Neuroscience Research: Initiatives to Help Victims of Trauma and PTSD

I spent the morning at a presentation on neuroscience hosted by Pennsylvania Congressman Chakah Fattah and Dr. Philip Rubin, the Assistant Director for Social, Behavioral and Economic Sciences in the Office of Science and Technology Policy (OSTP) in the Executive Office of the President of the United States. As you may have heard, investment in brain research is growing, and President Obama has designated $100 million to discover the depths of the amazing human brain and how it functions. We could gain insight into how to help victims of trauma and PTSD.

Wouldn’t it be wonderful if neuroscience could cure brain diseases?

Congressman Fattah leads a new initiative in neuroscience research.
Congressman Fattah leads a new initiative in neuroscience research.

One thing we rarely talk about in modern civilization is small pox because a French chemist/microbiologist, though severely criticized, discovered a vaccination to prevent it. Yet vaccinations have become so prominent a treatment that we almost take for granted that small pox, anthrax, rabies and other diseases are now preventable. Will that be the case with neuroscience and brain disease?

I pondered this question as I listened to Congressman Fattah and Dr. Rubin speak about the Fattah Neuroscience Initiative (FNI), the first federal interagency collaborative focused on neuroscience.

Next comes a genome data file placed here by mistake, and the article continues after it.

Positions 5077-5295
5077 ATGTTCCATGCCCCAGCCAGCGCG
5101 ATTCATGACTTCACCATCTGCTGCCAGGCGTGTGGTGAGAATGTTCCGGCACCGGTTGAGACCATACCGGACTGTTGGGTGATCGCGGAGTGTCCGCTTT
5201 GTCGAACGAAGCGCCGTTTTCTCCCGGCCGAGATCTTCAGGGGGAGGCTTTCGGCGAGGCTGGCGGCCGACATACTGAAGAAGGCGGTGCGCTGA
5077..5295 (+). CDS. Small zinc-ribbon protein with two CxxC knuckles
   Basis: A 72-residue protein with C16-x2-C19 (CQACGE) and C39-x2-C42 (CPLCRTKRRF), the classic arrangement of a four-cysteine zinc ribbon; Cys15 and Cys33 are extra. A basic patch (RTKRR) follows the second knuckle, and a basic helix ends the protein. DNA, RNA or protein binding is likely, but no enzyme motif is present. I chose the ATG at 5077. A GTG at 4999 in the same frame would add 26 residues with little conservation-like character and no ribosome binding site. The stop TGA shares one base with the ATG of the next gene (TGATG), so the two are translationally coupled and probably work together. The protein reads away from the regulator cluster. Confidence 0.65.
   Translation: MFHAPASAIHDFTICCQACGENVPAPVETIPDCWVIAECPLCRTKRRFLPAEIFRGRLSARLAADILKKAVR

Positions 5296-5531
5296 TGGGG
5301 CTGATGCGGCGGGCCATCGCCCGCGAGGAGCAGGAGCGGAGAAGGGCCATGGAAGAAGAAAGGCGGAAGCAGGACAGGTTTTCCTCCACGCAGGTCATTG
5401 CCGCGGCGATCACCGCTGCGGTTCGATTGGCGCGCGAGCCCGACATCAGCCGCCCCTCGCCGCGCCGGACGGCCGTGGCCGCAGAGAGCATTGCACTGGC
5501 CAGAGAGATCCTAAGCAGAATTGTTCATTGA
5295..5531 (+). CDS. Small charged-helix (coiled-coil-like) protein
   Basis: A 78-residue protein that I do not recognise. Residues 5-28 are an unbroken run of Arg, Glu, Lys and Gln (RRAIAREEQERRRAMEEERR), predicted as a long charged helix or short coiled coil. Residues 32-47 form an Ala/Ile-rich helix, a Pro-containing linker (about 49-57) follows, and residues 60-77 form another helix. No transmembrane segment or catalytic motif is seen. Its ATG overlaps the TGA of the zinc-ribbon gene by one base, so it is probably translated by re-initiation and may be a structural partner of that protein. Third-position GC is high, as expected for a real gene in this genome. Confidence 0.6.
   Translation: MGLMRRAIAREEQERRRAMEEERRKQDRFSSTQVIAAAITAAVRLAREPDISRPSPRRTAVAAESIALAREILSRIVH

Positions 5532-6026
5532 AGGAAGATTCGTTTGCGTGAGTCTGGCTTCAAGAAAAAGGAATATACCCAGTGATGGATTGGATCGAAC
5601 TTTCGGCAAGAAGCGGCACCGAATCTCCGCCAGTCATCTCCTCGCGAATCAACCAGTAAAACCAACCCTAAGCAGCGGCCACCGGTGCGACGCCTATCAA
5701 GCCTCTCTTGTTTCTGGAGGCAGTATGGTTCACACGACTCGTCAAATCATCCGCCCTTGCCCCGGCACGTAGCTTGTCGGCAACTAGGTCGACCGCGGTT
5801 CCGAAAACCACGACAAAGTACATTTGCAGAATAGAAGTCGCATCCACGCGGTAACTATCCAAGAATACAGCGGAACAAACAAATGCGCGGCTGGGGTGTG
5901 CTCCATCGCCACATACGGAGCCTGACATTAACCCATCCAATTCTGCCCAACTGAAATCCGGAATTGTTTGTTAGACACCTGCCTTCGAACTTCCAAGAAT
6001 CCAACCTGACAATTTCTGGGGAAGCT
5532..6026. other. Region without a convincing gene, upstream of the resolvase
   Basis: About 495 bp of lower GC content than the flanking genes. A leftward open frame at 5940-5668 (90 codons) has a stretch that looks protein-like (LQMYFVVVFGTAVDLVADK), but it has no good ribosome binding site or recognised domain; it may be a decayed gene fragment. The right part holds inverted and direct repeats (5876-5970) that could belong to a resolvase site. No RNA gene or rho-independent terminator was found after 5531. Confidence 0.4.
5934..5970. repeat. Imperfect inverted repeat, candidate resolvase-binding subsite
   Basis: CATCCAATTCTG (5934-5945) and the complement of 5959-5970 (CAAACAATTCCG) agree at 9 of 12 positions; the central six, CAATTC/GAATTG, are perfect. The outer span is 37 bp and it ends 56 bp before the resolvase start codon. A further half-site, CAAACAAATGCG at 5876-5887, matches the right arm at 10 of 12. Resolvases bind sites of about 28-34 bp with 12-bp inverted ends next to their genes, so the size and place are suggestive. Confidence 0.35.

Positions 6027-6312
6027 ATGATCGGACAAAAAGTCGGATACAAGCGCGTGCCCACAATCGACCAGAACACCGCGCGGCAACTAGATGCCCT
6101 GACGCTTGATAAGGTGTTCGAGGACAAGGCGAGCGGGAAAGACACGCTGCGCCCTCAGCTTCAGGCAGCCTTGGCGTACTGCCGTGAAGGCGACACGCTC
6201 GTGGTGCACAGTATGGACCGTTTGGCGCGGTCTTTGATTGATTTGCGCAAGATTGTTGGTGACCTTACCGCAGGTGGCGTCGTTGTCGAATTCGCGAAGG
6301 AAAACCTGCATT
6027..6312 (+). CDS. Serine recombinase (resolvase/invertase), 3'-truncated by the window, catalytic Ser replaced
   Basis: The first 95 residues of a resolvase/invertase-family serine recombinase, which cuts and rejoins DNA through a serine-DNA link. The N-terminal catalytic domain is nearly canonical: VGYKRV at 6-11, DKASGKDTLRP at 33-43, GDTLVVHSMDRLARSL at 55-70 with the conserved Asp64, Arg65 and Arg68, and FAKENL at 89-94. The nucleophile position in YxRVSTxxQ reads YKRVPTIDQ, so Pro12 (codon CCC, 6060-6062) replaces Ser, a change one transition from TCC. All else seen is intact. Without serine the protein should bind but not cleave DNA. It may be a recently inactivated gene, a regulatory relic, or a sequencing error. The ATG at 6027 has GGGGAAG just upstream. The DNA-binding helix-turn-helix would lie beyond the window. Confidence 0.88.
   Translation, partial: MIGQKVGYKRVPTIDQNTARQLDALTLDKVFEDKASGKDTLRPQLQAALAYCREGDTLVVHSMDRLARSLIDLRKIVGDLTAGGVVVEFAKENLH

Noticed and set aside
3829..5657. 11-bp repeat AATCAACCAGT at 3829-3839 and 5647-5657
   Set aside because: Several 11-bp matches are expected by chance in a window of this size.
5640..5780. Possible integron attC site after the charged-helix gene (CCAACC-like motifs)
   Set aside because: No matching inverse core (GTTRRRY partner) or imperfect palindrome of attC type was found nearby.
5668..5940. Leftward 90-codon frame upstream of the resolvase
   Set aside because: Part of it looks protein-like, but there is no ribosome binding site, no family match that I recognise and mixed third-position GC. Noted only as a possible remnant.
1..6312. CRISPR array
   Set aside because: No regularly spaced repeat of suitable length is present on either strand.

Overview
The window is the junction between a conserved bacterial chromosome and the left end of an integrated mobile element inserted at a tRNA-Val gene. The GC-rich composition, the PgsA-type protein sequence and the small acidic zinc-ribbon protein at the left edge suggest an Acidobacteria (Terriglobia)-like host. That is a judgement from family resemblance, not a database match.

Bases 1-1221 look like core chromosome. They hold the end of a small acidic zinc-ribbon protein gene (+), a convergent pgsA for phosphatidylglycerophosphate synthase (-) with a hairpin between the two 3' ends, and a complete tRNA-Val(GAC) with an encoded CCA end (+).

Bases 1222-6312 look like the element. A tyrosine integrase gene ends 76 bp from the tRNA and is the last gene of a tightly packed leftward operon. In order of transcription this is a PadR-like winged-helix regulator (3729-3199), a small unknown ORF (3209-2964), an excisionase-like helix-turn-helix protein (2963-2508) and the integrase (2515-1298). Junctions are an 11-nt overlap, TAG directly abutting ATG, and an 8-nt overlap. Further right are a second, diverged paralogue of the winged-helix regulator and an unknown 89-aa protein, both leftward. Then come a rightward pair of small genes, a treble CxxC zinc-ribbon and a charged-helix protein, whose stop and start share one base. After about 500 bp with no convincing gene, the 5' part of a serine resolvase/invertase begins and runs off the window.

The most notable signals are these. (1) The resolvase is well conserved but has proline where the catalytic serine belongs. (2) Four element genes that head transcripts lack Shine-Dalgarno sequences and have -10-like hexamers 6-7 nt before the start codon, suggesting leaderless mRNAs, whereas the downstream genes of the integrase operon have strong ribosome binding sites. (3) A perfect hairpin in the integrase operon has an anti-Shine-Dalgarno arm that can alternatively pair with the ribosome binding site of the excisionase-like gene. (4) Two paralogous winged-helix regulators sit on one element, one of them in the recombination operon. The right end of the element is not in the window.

The FNI is an attempt to unite government agencies, the private sector and selected others to focus on prominent conditions such as Alzheimer’s, stroke, Parkinson’s, Multiple Sclerosis, depression, traumatic brain injury and other brain-related issues that affect millions of Americans. The impact of these diseases on our population is expected to grow in the next few decades unless we press forward for solutions. Imagine if we could find a way to cure PTSD!

We have made advances in the neuroscience of the brain.

Yet, there is just so much more to learn. I know in our processing of PTSD, childhood trauma and adult trauma, huge strides made are beginning to offer hope. Some promising therapies and treatment options have changed our whole way of thinking.

As I understand the potential of this latest research and coordination of efforts, I am excited to see how this may change the way we treat brain-related diseases and trauma. The right understanding of the brain and its functions could offer profound insights into treatment or even cures for neurological issues confronting many American families.

In light of what I have seen, I believe that this is a worthy investment of our resources.

If the FNI can be consistent, focused, non-partisan, unbiased and embracing of the best of our scientific collaborative practices, I am extremely hopeful that our children, families, professionals and thousands of patients will have new opportunities to prevent and/or eliminate certain neurological injuries and diseases.

Wouldn’t it be wonderful to say one day that these efforts made neurological impairments and diseases a non-issue! I applaud the effort. I hope we can persevere then celebrate the results together. What a great opportunity.

Gerry Vassar, President/CEO, Lakeside Educational Network

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